Press Conference June 1st, 2021, 11:00 am EST; the world needs pandemic preparedness, sustainability, and universal safe business practices.
— Steve Anderson
TORONTO, ONTARIO, CANADA, May 31, 2021 /EINPresswire.com/ — Over the past year, SmALL businesses have felt helpless, hopeless, unsupported, and confused. Witnessing the pain and challenges felt and faced by honest, hardworking people in our communities, it became very clear we MUST take action. This sparked the inception of the organization called Social Distance Management (SDM).
Edward Henry Company (EHCO) has made the decision to give away all licensing rights and intellectual property of SDM, which includes Social Distance Advisory (SDA), Social Distance Compliance (SDC) systems, and research to SmALL Business is Essential (SBE).
SDM believes that all businesses need universal compliance measures to operate safely during a pandemic and other unprecedented times. By having access to these practical systems, SBE will have the resources it needs to develop the support for all businesses. ALL businesses are essential, and business continuity is the focus. Any opportunities managed from these systems will help all businesses secure and implement adequate steps to stay open, thrive, and have their voices heard.
The Journey of Social Distance Management
In March of 2020, EHCO started SDM with a mission to stand by businesses. Two months later, on May 11, 2020, with extensive research, collaboration and data collection, they released their first version of universal compliance standards.
Under SDM, sub-resources, including SDA and SDC systems, were established to display universal compliance guidelines and assess the threat levels in specific areas to protect the population. The idea to start SDM came from the utmost care about people and businesses, not from a political approach. Universal health measures and the life of our economy are not two isolated conversations. It is ONE conversation.
To contribute to the information gathered, in July of 2020, a Research Internship was formed to discover and outline details on various businesses in Canada and the United States. The outcome of the research included details which contributed to SDC, such as further development of safety protocols, requirements for operation, compliance measures, capacity limits, and PPE requirements. SDM used the data collection to create additional tools, such as self-assessment audits that provide a checklist for what businesses need to stay compliant and operate safely.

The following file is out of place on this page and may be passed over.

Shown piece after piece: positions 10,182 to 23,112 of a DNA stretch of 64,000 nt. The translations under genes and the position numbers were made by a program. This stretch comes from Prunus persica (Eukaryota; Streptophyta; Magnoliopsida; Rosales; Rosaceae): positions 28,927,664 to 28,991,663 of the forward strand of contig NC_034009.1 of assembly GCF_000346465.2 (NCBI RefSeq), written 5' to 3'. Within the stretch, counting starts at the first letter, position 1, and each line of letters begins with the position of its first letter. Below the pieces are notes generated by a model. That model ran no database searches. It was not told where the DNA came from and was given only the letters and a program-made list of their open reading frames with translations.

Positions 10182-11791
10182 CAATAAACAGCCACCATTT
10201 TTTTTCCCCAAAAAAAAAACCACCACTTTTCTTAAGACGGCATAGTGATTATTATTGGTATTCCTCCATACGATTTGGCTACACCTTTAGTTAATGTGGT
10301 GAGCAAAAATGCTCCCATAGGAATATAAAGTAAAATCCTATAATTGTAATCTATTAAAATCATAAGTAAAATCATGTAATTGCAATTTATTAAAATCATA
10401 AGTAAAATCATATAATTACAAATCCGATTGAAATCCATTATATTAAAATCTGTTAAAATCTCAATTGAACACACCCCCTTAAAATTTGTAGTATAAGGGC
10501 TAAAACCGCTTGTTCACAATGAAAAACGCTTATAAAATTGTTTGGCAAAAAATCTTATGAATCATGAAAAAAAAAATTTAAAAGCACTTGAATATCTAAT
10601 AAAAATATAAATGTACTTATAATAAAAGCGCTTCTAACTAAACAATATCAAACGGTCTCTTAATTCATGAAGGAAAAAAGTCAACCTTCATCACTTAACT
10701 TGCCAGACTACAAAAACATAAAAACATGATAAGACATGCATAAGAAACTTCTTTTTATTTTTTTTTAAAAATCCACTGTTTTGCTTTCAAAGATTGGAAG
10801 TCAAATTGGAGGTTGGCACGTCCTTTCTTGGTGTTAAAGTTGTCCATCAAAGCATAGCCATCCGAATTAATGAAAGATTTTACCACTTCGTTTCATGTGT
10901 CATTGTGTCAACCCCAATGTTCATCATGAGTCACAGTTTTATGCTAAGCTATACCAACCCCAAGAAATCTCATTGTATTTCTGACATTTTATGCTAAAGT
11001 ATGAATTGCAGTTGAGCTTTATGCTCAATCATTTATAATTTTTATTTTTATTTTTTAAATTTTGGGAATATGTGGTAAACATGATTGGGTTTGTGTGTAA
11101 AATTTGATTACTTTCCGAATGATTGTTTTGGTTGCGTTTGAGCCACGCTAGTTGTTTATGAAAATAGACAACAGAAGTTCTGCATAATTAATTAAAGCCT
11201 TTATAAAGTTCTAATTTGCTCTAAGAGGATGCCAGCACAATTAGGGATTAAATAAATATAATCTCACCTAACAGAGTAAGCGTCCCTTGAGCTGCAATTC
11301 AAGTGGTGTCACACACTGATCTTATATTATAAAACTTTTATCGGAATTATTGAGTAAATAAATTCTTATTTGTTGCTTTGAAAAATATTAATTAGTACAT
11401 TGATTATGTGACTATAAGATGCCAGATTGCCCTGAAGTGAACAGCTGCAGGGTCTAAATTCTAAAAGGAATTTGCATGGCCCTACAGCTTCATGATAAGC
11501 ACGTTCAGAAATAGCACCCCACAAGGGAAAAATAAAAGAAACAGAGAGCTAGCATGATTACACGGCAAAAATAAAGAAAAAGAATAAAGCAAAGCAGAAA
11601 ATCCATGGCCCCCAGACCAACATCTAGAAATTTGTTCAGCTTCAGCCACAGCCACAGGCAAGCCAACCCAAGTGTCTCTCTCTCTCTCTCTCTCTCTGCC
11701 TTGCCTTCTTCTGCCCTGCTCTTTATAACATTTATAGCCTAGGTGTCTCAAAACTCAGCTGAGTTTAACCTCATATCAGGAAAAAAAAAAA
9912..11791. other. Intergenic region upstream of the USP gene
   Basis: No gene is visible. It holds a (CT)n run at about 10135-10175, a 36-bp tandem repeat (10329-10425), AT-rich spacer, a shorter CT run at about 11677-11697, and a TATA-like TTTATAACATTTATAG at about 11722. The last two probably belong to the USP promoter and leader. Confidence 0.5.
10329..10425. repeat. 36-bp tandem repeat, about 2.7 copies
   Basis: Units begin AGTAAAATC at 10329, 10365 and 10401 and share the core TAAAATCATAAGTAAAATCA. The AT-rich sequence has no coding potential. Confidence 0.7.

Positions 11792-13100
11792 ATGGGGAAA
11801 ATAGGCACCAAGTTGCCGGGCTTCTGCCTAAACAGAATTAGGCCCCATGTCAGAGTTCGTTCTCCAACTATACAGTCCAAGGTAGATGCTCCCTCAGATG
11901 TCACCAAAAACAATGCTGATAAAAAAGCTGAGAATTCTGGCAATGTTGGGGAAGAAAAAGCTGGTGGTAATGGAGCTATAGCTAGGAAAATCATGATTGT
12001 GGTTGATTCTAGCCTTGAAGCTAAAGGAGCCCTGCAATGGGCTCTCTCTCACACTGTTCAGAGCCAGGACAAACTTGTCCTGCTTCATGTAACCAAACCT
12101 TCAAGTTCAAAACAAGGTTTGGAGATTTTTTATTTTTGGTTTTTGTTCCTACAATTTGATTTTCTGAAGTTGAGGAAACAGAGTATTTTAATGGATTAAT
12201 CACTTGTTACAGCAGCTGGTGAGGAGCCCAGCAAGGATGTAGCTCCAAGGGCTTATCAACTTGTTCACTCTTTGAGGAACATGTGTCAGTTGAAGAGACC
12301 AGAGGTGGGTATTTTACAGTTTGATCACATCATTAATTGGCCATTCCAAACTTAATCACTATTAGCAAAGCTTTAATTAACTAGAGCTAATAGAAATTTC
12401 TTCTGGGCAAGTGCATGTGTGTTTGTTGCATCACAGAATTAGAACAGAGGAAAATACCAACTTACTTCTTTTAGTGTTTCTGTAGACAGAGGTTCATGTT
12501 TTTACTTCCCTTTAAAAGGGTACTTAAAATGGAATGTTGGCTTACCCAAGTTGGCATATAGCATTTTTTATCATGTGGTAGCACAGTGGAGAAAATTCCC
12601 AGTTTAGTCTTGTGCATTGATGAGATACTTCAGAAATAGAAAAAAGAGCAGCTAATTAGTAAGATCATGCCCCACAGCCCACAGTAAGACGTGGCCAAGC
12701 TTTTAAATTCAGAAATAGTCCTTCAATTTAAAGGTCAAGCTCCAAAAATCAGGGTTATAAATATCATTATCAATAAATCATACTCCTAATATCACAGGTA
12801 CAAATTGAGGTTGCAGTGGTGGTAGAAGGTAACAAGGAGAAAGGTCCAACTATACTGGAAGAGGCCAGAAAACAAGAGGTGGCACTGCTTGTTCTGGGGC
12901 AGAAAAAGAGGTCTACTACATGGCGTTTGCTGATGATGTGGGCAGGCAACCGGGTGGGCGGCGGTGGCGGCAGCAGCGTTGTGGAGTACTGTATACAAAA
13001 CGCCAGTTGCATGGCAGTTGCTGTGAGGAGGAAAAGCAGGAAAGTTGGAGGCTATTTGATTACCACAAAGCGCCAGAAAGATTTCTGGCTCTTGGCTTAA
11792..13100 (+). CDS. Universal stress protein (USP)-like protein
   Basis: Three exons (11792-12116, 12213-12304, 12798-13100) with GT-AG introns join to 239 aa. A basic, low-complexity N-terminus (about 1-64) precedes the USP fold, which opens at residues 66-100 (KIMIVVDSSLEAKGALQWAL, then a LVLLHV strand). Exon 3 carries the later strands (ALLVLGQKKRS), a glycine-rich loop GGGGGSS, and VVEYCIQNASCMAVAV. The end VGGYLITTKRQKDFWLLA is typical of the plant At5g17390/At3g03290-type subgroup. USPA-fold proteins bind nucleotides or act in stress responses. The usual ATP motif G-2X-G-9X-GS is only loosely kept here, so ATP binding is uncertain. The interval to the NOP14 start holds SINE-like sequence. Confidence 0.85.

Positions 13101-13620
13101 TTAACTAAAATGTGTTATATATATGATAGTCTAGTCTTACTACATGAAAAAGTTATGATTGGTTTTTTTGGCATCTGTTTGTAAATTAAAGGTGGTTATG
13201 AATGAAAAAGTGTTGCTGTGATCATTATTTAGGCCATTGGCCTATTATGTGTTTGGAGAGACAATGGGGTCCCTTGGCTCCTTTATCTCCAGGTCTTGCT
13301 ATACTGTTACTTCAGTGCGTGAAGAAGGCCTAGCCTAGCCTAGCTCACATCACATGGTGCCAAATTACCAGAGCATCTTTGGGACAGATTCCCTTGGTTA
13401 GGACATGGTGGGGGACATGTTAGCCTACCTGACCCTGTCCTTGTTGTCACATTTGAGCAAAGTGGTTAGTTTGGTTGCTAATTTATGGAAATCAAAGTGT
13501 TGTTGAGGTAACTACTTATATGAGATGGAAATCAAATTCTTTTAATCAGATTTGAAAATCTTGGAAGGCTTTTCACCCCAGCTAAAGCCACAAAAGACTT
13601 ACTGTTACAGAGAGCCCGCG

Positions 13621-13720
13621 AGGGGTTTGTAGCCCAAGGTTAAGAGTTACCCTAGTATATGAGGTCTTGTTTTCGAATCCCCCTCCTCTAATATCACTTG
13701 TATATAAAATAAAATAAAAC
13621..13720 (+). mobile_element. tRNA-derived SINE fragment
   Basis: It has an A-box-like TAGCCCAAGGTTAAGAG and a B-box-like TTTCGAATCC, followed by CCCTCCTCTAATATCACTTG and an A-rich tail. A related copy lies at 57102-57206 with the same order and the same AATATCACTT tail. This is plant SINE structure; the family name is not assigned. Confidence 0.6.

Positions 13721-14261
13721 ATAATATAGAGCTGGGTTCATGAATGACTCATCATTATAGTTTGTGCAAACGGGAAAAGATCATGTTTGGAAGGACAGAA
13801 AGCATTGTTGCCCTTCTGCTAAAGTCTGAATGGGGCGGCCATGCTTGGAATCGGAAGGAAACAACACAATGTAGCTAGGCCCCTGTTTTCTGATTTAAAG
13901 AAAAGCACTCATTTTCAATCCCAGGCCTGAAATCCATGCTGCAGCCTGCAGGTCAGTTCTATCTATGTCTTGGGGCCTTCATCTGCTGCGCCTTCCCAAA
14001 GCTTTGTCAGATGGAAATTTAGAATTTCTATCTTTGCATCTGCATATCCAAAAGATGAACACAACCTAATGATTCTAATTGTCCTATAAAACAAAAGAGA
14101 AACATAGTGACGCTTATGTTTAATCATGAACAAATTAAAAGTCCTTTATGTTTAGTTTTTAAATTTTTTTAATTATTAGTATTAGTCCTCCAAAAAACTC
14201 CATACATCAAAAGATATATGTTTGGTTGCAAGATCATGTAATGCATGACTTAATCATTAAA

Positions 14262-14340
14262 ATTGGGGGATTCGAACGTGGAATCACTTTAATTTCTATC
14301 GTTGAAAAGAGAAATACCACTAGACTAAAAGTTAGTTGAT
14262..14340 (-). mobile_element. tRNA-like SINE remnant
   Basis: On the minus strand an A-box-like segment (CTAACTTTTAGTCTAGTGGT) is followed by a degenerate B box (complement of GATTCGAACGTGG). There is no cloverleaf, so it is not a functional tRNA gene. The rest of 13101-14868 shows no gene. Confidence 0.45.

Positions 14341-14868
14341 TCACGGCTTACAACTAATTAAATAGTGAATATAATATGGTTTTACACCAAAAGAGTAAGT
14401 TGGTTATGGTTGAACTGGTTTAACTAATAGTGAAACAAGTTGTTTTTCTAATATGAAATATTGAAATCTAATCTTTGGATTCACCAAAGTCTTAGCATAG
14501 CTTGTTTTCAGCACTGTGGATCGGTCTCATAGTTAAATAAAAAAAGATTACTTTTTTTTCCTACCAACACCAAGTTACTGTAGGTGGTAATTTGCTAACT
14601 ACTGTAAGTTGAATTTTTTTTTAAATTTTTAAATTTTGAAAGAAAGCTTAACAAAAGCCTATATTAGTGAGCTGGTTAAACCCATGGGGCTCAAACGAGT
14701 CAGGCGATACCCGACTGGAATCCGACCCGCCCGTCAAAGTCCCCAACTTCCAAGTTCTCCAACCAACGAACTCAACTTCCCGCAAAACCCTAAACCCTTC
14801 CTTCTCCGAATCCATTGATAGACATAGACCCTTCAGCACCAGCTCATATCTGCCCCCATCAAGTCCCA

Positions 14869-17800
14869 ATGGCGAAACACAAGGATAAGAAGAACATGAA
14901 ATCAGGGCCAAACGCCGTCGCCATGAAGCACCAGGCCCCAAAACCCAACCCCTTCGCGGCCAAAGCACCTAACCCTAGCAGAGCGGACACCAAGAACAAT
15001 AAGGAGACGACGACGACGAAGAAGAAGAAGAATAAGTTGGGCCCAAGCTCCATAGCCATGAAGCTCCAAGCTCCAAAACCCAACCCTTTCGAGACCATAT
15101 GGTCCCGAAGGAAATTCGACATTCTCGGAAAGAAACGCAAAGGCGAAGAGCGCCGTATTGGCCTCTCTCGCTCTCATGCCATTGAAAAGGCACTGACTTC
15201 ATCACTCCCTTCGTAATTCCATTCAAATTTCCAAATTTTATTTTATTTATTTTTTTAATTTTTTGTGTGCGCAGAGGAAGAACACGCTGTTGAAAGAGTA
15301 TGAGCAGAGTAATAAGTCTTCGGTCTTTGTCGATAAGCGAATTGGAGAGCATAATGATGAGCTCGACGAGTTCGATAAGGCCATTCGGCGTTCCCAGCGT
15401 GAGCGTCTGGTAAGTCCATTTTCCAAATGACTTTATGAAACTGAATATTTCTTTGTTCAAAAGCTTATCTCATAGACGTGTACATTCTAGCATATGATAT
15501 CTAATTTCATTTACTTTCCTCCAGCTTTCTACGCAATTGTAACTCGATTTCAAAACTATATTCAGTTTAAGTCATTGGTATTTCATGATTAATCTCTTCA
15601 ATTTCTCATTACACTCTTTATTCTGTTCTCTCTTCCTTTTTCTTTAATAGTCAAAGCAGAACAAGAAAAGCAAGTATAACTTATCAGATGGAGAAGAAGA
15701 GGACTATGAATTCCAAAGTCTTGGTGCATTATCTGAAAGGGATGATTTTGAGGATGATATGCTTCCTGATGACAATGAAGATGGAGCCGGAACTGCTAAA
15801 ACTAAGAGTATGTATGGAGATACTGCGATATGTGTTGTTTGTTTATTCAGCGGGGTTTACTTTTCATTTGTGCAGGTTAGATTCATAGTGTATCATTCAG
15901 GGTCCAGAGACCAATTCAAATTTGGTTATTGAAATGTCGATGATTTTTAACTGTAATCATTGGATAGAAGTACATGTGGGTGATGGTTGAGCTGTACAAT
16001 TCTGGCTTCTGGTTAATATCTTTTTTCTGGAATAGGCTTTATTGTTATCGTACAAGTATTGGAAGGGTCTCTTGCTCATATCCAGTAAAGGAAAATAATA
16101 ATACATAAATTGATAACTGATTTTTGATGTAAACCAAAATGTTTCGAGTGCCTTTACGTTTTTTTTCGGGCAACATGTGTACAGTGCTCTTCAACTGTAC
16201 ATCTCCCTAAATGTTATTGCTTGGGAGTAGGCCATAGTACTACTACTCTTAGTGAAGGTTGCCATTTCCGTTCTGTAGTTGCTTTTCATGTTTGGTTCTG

Taking its cue from other systems such as ISO, Homeland Security, The World Health Organization, and research from John Hopkins University, SDM developed its Advisory system. This system was developed with the intent to assist businesses and communities in preparing for crises and mitigating restrictions. “There needs to be accountability to the decisions that are being made that affect our small businesses,” said President of EHCO, Edward Henry.
The Advisory system narrows in on the WHO’s Pandemic Phases and the Homeland Security system and uses five levels of risk and threat: low, moderate, substantial, severe, and critical. The colors associated include green, blue, yellow, orange, and red. Each phase clearly defines which business practices, products, and services are considered essential and non-essential and the types of businesses permitted to open during each phase. The Advisory system is currently in the process of implementing data from John Hopkins University, along with data collected by other reputable models.
Despite the aforementioned systems, resources, and extensive research to support our findings, ambiguous guidelines still remain. Therefore, businesses are left without genuine reasons as to why they cannot safely reopen and recover.